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What Foods Could Be Toxic To Your Dog

Updated on April 5, 2013
This is my love, Irie!
This is my love, Irie! | Source

I often find myself looking down from my dinner table into the saddest eyes on the planet begging, “Just one little nibble won’t hurt…” My dog, Irie is love the of my life and I am usually tempted to indulge her every once in a while. When Irie started having skin and coat issues, I buckled down completely. After a lot of research (and trips to the vet) I had discovered that her seemingly harmless table scraps were part of her issues.

I know it is difficult to say no when looking into those big brown eyes, but putting your foot down and not giving your pup certain human foods is really in their best interest.



This can be fatal to dogs in large quantities without an antidote. Caffeine can be found in a multitude of substances including: coffee, tea, cocoa, chocolate (we all have heard this one was bad for dogs, now you know why!), soda, pain killers, cold medicines and other caffeinated beverages.



This one might seem like a no-brainer, but it needs to be said just in case someone likes to share their lollypop with their puppy. Candy includes: gum, toothpaste, baked sweets, and some diet foods that contain xylitol. This sweetener can cause higher insulin levels (which can cause liver failure if the dog’s blood sugar plummets).


Sugary treats/beverages

In addition to the No Candy Rule, sugar in general should be ruled out from your dog's diet. Too much sugar in a pet’s diet is just as it is for their owners and in the same ways. Too much sugar can lead to weight gain, tooth decay, and even diabetes.



I know that it might be cute to watch your furry friend lick from your ice cream cone, but it is not healthy for them. Dogs do not have large amounts of lactase, the enzyme used to break down lactose in milk, making them technically lactose-intolerant (which I am sure you have heard in humans, dogs become just as sick from it as we do). Dairy based products can lead to diarrhea or other digestive problems for them. They are weaned from their mother’s milk as pups and that should be the last dairy their stomachs have to handle for life.


Macadamia Nuts

These tasty treats for us could be fatal to our dogs, even in doses as low as six nuts. Ingesting these nuts could cause muscle tremors/weakness, vomiting, high blood pressure and rapid heart rate.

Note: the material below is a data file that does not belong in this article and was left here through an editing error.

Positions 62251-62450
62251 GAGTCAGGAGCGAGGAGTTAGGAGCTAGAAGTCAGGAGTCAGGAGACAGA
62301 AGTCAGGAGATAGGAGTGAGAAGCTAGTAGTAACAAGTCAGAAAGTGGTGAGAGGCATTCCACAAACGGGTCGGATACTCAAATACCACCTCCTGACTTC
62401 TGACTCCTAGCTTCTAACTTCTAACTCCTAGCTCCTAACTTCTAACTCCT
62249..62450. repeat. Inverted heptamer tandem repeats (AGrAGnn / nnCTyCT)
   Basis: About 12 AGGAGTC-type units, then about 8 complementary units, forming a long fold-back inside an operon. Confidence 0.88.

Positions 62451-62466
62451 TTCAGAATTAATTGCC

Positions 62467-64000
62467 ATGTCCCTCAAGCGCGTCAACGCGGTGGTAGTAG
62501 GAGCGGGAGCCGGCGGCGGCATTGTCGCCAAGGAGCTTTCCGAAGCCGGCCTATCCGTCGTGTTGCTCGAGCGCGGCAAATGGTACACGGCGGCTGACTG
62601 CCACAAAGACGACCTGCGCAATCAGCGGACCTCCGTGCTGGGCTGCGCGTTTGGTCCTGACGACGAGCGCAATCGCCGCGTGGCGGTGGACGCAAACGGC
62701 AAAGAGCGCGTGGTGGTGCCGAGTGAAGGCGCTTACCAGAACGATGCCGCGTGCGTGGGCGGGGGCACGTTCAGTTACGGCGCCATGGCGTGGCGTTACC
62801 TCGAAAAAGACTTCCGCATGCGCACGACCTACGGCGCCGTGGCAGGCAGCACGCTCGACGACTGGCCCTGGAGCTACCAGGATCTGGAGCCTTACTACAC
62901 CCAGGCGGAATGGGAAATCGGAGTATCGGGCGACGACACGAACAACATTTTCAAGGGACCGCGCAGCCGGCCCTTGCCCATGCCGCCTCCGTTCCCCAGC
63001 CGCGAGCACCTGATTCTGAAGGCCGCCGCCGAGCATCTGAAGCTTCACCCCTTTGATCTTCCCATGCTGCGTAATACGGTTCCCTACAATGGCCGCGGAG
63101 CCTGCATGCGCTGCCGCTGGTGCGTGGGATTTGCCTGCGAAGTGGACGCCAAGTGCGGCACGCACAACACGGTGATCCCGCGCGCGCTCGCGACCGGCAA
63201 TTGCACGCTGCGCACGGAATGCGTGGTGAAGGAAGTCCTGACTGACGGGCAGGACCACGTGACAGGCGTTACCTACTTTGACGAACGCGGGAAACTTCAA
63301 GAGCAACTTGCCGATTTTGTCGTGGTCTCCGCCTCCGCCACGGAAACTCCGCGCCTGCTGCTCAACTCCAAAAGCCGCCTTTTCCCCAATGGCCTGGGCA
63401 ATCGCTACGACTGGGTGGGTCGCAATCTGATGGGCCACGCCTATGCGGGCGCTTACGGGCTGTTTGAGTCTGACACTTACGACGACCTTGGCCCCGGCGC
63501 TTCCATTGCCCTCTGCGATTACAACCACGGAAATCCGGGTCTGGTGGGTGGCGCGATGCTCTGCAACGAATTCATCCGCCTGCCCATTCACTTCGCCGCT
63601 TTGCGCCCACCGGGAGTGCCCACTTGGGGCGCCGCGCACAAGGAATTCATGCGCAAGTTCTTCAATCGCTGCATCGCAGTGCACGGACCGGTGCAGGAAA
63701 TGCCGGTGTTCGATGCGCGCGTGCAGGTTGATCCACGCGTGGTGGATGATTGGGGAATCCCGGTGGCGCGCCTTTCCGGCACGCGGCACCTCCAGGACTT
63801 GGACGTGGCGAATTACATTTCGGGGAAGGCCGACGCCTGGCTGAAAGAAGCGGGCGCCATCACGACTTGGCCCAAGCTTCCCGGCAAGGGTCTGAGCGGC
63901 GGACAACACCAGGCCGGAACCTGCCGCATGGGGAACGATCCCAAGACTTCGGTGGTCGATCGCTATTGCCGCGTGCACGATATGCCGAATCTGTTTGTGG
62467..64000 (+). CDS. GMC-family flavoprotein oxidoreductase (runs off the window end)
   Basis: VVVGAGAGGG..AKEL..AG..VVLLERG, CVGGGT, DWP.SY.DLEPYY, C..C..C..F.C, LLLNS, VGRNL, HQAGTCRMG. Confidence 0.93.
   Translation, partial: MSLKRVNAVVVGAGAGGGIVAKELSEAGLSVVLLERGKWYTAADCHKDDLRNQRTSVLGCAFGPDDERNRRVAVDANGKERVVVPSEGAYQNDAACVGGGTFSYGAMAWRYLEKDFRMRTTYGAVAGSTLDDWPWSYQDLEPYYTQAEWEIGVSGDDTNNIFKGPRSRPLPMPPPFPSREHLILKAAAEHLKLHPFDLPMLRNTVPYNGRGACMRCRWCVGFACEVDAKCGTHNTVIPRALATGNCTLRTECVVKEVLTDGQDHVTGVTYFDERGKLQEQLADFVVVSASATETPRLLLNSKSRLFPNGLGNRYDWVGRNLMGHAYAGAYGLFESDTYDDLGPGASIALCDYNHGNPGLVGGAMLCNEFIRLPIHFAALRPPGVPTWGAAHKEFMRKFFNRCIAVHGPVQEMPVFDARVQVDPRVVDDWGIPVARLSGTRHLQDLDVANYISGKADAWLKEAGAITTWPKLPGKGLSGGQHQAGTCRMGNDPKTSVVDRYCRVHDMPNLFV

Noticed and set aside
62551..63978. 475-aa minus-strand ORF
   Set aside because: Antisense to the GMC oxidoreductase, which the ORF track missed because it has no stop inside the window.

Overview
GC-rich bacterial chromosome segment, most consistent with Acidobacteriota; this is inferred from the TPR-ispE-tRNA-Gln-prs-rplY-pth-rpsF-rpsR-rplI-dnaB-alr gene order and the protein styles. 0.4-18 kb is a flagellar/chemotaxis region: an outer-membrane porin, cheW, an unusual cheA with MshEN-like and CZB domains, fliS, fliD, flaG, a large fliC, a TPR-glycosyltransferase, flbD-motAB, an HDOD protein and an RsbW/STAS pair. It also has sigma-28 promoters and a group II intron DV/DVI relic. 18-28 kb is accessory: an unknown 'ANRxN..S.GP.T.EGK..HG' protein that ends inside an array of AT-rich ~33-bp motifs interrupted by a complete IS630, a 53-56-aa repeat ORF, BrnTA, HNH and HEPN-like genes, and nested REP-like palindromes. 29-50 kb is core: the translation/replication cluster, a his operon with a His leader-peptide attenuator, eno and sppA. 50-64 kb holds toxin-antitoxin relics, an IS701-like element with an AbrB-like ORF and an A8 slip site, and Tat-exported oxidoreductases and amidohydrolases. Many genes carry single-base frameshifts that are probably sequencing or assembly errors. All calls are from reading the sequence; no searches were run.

In every part of the avocado tree (leaves, bark, seed and fruit) there is persin. This substance is harmless to people that are not allergic but large amounts are toxic to dogs. If you keep avocados regularly in your home or are growing a avocado tree in your yard, this is something to be very careful with.



This goes for any form (raw, cooked, powder, etc.) of garlic, onions or chives. This is not good for your pooch because it can cause anemia in them. Be sure to look at the ingredients of processed foods to be sure that it does not contain garlic or onions in its ingredients. A small amount will not poison you furry friend, but regular or large amounts could be harmful to their red blood cell count.



It was above mentioned as a source of caffeine, but that is not the only toxin in chocolate that is harmful to man’s best friend. Chocolate, even white chocolate, contains theobromine, which can cause vomiting, diarrhea, excessive thirst, and in some cases, death. All forms of chocolate are bad but it gets worse for them as the cocoa percentage increases so white chocolate is not as bad as milk chocolate, which in turn is not as bad as unsweetened bakers chocolate.


Peaches and Plums

The danger that comes from these lies in their seeds. If swallowed, the pup’s intestines can become obstructed and might need to be removed surgically. Peach and plum pits also have cyanide in them, which is very poisonous to not only our pets but to us as well, so keep these pits away from babies and small children too for all of the same reasons.


Raw Proteins